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I have a large matrix that is populated with a list of people, and a 1 or 0 as to whether or not they have a particular flag. A person can have one or more flags, or none at all. For example:

$$ \begin{matrix} Person & Flag1 & Flag2 & Flag3 \\ John & 1 & 0 & 0\\ Mary & 1 & 0 & 1\\ Luke & 0 & 1 & 0\\ Paul & 0 & 0 & 0\\ \end{matrix} $$

I can clear only one flag at a time (i.e. set a column to 0 for the whole population), and each requires about the same amount of work. My goal is to clean (a clean person has no flags) a certain percentage, p, of the population. How can I (besides trial and error) figure out the most efficient flag clearing strategy?

EDIT: My second thought to this was to think of the problem from the opposite side, or "how many flags can I keep and still maintain a p clean percentage". For this, I'd iterate through combinations of the columns, and see which combinations left me with clean / total >= p, and choosing the combination with the largest amount of columns.

EDIT: Can someone prove that there is an efficient solution? My gut tells me it could definitely be np-hard but I can't find a way to prove either a reduction or a poly-time algorithm.

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So "clearing a flag" is just setting an entire column to zero, and you can only set one column to zero at a time. A "clean" person is associate with a row whose row sums to zero. You're then asking "what is the fewest number of operations to perform" to achieve $p>= k/n$ rows with zero row sums, correct? – Arkamis Aug 21 '12 at 18:34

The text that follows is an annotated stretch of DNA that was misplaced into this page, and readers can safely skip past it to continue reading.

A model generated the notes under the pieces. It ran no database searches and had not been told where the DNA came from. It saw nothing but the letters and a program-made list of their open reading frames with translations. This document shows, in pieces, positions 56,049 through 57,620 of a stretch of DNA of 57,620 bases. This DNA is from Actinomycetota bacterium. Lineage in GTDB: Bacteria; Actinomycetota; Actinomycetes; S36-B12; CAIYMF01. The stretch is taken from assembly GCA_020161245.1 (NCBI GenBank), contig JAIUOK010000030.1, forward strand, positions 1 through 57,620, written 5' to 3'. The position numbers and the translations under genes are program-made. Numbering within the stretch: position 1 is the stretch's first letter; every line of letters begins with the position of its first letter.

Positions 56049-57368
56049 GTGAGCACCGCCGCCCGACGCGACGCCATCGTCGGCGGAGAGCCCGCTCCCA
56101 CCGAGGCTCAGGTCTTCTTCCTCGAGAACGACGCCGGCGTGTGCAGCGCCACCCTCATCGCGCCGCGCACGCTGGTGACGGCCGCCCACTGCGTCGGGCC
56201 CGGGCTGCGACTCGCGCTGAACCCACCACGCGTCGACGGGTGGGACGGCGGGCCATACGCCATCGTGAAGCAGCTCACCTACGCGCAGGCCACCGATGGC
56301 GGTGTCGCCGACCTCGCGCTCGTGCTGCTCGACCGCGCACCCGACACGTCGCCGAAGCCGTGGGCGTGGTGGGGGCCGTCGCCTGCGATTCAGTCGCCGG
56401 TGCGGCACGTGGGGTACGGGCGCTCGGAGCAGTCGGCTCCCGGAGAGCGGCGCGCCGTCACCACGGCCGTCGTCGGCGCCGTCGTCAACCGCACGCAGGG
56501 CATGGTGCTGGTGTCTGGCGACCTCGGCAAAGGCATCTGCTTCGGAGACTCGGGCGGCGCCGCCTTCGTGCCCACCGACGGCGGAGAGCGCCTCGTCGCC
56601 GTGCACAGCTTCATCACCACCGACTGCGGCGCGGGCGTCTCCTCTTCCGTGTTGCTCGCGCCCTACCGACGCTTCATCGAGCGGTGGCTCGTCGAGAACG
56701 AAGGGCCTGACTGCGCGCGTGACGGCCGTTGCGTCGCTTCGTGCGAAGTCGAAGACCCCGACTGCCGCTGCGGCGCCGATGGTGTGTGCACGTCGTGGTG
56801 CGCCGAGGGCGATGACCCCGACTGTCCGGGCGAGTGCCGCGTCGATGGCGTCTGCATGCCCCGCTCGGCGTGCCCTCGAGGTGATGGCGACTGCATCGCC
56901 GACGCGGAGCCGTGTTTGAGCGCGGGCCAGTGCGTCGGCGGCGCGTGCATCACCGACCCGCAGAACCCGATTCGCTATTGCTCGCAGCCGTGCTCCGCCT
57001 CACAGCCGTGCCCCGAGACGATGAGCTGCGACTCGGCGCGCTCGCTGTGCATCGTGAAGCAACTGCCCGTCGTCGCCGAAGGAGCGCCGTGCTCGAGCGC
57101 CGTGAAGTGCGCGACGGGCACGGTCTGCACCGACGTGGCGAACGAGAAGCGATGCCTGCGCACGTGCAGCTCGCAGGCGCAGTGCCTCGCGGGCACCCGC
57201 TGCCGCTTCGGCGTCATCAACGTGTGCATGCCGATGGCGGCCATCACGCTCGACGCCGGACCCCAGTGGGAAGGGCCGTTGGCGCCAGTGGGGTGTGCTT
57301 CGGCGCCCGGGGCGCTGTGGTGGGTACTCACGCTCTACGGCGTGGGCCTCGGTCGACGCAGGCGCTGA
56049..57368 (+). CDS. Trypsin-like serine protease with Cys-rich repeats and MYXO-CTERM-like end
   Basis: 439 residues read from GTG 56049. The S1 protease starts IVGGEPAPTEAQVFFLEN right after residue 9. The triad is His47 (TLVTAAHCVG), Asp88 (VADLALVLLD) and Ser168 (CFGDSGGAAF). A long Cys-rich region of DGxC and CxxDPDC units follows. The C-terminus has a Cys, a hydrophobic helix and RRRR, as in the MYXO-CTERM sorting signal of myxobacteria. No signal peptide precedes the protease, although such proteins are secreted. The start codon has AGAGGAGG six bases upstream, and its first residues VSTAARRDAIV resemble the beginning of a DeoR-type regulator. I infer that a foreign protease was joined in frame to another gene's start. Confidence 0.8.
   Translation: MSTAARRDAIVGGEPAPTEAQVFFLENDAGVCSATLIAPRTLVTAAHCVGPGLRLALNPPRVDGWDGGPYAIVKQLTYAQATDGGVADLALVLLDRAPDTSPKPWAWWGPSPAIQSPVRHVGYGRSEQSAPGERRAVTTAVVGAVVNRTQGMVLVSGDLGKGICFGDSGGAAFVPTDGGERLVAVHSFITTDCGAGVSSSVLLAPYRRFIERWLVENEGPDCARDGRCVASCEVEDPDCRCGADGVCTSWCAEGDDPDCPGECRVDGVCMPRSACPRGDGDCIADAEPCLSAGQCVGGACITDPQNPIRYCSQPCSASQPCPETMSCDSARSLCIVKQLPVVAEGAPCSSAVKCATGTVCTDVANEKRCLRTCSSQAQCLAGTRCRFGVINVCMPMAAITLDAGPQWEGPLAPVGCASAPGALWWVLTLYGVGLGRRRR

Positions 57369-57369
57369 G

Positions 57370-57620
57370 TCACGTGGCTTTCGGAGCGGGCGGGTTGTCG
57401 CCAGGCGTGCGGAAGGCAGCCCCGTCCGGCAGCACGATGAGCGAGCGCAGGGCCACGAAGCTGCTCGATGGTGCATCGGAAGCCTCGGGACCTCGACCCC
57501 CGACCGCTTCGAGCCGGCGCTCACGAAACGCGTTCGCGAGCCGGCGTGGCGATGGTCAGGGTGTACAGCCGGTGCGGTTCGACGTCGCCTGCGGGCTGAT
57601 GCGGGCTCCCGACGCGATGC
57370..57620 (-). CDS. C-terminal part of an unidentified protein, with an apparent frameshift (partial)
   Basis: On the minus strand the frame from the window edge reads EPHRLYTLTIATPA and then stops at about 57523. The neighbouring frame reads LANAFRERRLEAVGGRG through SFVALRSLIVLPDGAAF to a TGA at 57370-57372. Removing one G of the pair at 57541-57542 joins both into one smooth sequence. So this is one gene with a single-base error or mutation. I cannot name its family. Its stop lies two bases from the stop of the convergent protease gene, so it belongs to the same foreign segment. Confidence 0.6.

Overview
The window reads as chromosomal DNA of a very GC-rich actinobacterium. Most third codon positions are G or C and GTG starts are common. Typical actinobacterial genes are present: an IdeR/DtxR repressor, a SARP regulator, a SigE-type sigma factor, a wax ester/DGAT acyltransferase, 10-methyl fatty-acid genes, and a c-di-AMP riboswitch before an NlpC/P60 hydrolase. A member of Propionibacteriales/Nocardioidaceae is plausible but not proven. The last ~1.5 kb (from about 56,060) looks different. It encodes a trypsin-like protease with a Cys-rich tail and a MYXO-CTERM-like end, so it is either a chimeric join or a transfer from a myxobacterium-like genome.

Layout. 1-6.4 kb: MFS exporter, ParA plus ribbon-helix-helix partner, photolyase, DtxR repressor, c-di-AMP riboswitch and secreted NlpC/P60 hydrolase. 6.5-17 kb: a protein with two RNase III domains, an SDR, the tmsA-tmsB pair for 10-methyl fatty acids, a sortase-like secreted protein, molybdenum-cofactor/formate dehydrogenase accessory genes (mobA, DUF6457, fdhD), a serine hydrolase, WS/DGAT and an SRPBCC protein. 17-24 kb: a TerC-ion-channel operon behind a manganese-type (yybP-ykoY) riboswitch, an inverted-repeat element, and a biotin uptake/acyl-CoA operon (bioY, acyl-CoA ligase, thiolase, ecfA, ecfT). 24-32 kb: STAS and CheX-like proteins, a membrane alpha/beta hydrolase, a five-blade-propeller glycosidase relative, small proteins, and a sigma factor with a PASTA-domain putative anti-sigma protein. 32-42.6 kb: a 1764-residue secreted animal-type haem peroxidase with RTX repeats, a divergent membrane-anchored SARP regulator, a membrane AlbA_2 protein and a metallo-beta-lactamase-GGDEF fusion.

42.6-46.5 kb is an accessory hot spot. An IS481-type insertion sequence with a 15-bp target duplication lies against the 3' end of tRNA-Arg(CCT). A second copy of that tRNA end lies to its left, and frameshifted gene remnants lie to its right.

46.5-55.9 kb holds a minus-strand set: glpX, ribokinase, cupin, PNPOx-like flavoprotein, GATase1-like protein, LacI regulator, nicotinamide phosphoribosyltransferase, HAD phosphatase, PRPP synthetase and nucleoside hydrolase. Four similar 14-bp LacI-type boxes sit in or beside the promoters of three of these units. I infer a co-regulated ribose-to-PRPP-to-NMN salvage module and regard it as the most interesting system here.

exactly. my initial thought was calculating p for each combination of flags (thinking about it not as clearing flags, but keeping them), and picking the combination with the largest # of columns, but i was curious as to if there was an easier and faster way. – Christopher Howes Aug 21 '12 at 18:50

Begin by looking at row sums. The row sum at any step is equal to the minimum number of operations to "clean" that individual. Consider rows with equal sums first. Take the column sum of just those rows. The most "efficient" operation would be to clear the column with the highest column sum among rows with equal sums -- the most bang for the buck. Repeat until desired $p$ is matched as closely as possible. Note that because you have $n$ individuals, $k$ of whom are clean, the percentage of clean individuals is a rational number $k/n$. As such, not every percentage is possible -- so you may need to determine success as having $k/n = \sup \left\{ x/n | x/n < p,\ x \in \Bbb N\right\}$, or similarly for the converse.

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